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Coordinación y edición - CNEN/CIN (Brasil) con la colaboración de los países de la RRIAN - Colaborador especial - Máximo Rudelli (Argentina)

Año 8 - Nº 88 - Noviembre 2013
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La  Seguridad Física en el Transporte de Materiales Radiactivos
Colección de Seguridad Física Nuclear del OIEA, 2013, 55 p.

Puesto que el transporte tiene lugar en el dominio público y supone con frecuencia transbordos intermodales, es una fase potencialmente vulnerable del comercio nacional e internacional. La finalidad de esta guía es proponer un enfoque uniforme y coherente de la seguridad física.
El objetivo de esta guía es facilitar a los Estados orientaciones para el establecimiento, mantenimiento o refuerzo de un

régimen de seguridad física 4 nuclear de los materiales radiactivos (comprendidos los materiales nucleares) a fin de protegerlos durante su transporte contra el robo, el sabotaje u otros actos dolosos que podrían tener, si se lograran, consecuencias radiológicas inaceptables. Desde el punto de vista de la seguridad física, se define un umbral para determinar qué bultos o tipos de materiales radiactivos es necesario proteger aplicando otras medidas además de las prácticas de gestión prudente. A fin de
reducir al mínimo la probabilidad de robo o sabotaje de materiales radiactivos durante su transporte es necesario aplicar una combinación de medidas para impedir, detectar o demorar tales actos y responder a ellos. Estas medidas se complementan con otras destinadas a recuperar los materiales robados y mitigar las posibles consecuencias, a fin de reducir aún más los riesgos.

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Shielding Aspects of Accelerators, Targets and Irradiation Facilities - SATIF-11
Nuclear Energy Agency (NEA), 08/10/13, 202 p.

Particle accelerators have evolved over the last decades from simple devices to powerful machines, and are having an increasingly important impact on research, technology and daily life. Today they have a wide range of applications in many areas including material science and medical applications. In recent years, new technological and research applications have helped to define requirements while the number of accelerator facilities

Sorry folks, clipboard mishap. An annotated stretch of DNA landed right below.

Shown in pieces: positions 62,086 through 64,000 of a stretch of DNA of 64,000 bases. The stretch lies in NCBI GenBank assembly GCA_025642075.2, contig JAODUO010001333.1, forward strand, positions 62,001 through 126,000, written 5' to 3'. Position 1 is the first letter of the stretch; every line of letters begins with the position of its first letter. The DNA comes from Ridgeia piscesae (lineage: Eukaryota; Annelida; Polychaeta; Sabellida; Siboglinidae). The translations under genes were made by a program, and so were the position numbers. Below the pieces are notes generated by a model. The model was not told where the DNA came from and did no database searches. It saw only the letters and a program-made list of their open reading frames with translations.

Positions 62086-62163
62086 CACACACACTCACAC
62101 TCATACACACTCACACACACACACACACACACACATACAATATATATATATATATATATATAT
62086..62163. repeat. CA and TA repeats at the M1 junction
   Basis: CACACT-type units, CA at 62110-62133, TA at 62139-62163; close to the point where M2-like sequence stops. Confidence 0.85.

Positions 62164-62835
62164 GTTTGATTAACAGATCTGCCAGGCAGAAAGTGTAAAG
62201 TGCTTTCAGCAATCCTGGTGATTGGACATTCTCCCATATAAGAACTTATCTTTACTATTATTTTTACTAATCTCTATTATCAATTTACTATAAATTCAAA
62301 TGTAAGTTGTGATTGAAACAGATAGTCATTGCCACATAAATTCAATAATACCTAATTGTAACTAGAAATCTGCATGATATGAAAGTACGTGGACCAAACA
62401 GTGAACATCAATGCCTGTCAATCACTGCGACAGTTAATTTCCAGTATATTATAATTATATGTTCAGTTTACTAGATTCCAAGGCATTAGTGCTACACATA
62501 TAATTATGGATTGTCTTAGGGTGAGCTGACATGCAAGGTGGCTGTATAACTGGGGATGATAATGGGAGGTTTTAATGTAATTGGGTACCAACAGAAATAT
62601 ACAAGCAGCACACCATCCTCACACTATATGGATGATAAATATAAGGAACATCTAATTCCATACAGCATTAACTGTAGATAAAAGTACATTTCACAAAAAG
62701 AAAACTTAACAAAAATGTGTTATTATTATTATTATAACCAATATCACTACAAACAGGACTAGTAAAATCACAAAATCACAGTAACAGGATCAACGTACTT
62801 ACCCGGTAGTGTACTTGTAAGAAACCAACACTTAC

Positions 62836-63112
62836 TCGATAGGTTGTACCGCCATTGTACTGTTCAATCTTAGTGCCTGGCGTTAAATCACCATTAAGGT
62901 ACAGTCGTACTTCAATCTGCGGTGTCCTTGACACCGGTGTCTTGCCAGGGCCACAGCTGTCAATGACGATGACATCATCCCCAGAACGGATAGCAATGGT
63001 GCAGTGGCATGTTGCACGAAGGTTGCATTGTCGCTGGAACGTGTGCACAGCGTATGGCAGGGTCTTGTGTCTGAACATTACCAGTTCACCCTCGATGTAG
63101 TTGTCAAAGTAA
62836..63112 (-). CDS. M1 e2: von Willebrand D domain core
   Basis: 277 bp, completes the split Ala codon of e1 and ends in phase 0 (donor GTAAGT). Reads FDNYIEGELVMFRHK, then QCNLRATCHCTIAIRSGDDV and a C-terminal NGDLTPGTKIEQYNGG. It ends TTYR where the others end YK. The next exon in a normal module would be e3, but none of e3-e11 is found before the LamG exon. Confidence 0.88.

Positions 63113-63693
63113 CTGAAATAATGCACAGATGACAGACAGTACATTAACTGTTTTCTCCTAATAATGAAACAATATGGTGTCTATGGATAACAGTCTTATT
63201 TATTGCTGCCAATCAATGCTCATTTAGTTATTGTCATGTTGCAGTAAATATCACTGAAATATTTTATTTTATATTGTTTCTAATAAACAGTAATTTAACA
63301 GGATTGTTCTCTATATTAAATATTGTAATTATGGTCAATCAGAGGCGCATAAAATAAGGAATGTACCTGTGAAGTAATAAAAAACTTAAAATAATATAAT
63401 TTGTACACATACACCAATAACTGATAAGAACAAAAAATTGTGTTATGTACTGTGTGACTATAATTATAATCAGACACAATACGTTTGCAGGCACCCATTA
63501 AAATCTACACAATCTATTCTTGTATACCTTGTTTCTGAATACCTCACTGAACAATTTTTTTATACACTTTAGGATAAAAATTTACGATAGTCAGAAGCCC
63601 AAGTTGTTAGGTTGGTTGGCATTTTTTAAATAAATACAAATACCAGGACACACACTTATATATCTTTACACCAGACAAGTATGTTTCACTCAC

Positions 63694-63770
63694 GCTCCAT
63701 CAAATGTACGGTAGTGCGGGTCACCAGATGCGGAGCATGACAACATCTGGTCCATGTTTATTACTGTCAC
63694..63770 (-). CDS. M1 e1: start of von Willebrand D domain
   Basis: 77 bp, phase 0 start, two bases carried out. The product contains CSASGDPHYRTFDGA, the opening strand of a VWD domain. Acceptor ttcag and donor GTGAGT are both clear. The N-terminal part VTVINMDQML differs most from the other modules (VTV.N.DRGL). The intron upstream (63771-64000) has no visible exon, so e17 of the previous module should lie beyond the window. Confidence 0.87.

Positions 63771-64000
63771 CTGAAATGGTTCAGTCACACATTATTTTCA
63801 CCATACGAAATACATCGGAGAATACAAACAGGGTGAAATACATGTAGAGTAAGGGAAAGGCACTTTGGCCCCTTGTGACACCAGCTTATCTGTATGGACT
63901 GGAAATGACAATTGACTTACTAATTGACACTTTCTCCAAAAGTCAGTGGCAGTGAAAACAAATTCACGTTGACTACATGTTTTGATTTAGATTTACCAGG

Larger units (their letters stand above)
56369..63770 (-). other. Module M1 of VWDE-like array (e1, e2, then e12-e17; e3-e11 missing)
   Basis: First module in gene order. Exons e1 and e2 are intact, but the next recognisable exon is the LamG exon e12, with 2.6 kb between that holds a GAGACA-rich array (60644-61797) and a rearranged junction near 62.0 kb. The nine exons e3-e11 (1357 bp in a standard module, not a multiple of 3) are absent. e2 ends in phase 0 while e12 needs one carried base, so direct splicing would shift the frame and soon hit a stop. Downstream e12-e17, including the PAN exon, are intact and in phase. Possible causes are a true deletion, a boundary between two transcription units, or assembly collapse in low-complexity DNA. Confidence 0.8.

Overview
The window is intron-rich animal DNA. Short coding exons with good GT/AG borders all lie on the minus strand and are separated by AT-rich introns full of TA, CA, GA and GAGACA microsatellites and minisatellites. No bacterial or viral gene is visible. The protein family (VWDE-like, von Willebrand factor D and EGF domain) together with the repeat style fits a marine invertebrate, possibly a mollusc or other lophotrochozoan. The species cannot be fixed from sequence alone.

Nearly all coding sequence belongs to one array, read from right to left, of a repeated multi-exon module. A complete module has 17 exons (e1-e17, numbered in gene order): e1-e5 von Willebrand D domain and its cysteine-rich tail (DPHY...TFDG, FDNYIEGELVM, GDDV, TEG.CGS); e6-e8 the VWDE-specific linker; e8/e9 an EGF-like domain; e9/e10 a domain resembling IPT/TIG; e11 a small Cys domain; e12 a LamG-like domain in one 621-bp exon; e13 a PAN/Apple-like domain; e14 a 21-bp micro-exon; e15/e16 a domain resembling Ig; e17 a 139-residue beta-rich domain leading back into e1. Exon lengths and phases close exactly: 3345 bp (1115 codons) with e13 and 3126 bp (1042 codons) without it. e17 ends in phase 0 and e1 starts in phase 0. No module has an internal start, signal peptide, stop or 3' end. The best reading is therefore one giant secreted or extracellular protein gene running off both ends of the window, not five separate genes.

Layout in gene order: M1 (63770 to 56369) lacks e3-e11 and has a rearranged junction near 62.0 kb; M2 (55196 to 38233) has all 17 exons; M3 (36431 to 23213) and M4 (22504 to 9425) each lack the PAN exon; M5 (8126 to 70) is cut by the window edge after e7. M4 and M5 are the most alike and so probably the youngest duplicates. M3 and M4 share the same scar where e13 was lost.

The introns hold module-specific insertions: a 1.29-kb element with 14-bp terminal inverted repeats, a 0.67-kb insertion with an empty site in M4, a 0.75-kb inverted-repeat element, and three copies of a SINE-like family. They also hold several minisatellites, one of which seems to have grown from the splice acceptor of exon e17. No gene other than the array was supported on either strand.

in operation, being commissioned, designed or planned has grown significantly. Their parameters, which include the beam energy, currents and intensities, and target composition, can vary widely, giving rise to new radiation shielding aspects and problems.
Particle accelerators must be operated in safe ways to protect operators, the public and the environment. As the design and use of these facilities evolve, so must the analytical methods used in the safety analyses. These workshop proceedings review the state of the art in radiation shielding of accelerator facilities and irradiation targets. They also evaluate progress in the development of modelling methods used to assess the effectiveness of such shielding as part of safety analyses.

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Status Report on Structural Materials for Advanced Nuclear Systems